John Rekenthaler, vice president of research at Morningstar, examined the total returns of different fund management approaches in 2014, comparing actively managed Vanguard funds, which have relatively low fees, to other low-cost active funds, Vanguard passively managed funds, and actively managed funds with high fees. The highest ranked were Vanguard's actively managed funds, followed by the other low-cost active funds and the passive funds. The high-cost actively managed funds were the lowest ranked.
"It's true that active management sold at its customarily steep price is second rate. But so are high-cost index funds," he concluded. "How a fund is managed is less important than its cost headwind."
As for tax efficiency, exchange-traded funds and index funds both tend to generate fewer capital gains than actively managed funds year by year, partly because they buy and sell securities less often. ETFs in particular have an advantage because managers create or redeem "creation units" rather than actual securities to manage inflows and outflows or to rejigger asset allocation. But when investors sell their ETFs, index funds, or actively managed mutual funds, they owe capital gains on any appreciation.
"ETFs and mutual funds have to follow the exact same tax rules," said Joel Dickson, principal in the investment strategy group at Vanguard.
Some experts say many of the tax costs of mutual fund investing simply occur at different times than the costs associated with investing with ETFs. Horan points out that when a mutual fund distributes capital gains, its net asset value decreases by that amount. So all else being equal, when an investor sells the mutual fund shares, the gain logged then will be smaller than it would have been without the distribution.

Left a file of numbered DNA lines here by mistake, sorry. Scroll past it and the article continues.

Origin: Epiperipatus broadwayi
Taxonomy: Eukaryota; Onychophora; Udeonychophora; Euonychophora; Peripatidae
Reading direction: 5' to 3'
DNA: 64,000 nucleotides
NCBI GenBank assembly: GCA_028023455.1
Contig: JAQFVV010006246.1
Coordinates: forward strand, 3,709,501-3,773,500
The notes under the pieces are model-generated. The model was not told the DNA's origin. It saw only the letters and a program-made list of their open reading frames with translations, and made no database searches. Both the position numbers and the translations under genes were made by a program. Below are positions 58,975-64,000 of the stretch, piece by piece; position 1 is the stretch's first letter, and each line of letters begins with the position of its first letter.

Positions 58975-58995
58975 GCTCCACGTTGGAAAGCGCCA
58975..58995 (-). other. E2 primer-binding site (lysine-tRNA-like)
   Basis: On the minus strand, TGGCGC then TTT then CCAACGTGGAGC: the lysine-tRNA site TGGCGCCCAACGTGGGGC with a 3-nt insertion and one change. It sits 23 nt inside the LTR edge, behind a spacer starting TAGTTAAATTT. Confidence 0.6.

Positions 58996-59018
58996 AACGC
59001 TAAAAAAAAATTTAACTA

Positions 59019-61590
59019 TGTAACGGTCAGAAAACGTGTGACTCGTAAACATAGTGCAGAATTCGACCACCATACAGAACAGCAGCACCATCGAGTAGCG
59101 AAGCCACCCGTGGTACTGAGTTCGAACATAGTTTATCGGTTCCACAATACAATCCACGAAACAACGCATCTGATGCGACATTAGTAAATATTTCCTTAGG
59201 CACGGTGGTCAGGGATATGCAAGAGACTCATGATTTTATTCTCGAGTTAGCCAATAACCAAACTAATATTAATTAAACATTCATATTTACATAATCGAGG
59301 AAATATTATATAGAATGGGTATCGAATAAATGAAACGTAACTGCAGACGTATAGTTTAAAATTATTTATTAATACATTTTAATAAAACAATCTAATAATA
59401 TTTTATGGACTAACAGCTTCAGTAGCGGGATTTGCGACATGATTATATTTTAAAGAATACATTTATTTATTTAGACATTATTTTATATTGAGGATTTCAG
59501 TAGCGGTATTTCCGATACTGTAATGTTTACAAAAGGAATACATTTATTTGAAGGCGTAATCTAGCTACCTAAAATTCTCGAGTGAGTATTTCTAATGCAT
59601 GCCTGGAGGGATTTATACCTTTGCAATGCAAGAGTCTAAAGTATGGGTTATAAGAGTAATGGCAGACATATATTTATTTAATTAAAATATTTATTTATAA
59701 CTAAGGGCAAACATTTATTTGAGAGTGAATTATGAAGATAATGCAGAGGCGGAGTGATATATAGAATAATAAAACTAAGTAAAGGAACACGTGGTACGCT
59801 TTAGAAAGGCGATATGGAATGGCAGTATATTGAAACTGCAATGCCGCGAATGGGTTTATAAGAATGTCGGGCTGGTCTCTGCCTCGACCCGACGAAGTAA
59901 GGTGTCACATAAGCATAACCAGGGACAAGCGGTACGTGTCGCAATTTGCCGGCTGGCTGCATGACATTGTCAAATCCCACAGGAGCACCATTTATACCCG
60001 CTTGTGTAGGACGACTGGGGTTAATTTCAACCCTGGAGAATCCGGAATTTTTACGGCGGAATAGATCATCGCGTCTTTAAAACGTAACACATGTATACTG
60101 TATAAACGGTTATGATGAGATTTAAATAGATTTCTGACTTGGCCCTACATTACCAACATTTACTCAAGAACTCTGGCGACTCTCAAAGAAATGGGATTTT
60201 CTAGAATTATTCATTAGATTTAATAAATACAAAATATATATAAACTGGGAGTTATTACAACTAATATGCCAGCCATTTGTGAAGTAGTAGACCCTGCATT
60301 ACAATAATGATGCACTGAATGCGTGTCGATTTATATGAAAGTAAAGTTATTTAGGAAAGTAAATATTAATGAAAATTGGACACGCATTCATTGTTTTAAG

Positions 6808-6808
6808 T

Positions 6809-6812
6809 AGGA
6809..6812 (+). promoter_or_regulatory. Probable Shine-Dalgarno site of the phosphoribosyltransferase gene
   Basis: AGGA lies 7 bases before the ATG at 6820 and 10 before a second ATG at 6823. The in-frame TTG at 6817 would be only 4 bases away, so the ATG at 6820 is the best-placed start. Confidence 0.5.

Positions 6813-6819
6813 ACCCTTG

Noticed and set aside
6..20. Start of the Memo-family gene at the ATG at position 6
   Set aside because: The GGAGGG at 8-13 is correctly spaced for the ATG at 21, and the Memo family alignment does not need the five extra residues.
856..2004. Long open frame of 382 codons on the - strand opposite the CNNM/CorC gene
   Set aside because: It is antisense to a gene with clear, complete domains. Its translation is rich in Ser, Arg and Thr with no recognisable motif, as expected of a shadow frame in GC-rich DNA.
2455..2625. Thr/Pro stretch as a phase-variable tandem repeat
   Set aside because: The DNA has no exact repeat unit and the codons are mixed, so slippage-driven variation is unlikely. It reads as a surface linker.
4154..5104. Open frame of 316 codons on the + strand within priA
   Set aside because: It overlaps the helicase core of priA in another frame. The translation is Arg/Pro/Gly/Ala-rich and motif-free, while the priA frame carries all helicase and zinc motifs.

The mechanics of buying and selling mutual funds and ETFs are another consideration. ETFs can be traded any time the markets are open, while mutual fund sellers and buyers get the end-of-day price no matter when they put in the order. But when an investor buys or sells a mutual fund position, the price is simply the end-of-day price, while the seller of an ETF position may incur an additional, unseen cost if the ETF trades at a discount to the underlying assets, or if it is trading at a premium when the investor buys in.
"Usually the value of the ETF is very close to the underlying holdings, but not always," Dickson said.
(Closed-end mutual funds also trade at a premium or discount to net asset value, but at $279 billion at the end of 2013, assets in closed-end funds were a tiny fraction of the $15 trillion in U.S. mutual fund assets, according to the Investment Company Institute, and about one-sixth of those in ETFs.)
Horan argues that the ability to trade ETFs anytime may actually hurt average investors. "Having the ability to trade intraday can actually work against you in a behavioral, psychological way. There is plenty of evidence to suggest that the more individual investors trade, the worse they do," he said.
One example: Terrance Odean, a professor at University of California Berkeley's Haas School of Business, examined trading records from a large discount brokerage firm, and said in a 2014 interview that "both men and women on average underperformed the buy-and-hold approach to investing." (In an interesting side note, he also found that men underperformed by one percentage point more a year than women.)
Ultimately, Horan said, investors should first determine their investment approach. The type of investment will follow from that.
"Index funds are a good long-term strategy for folks that don't necessarily have an expertise in picking managers, or picking stocks themselves. That's going to be the majority of us," he said. "Are there active managers that have key insights and a steely discipline and an ability to capitalize and execute on those insights? I think the answer is yes. But they are not the norm."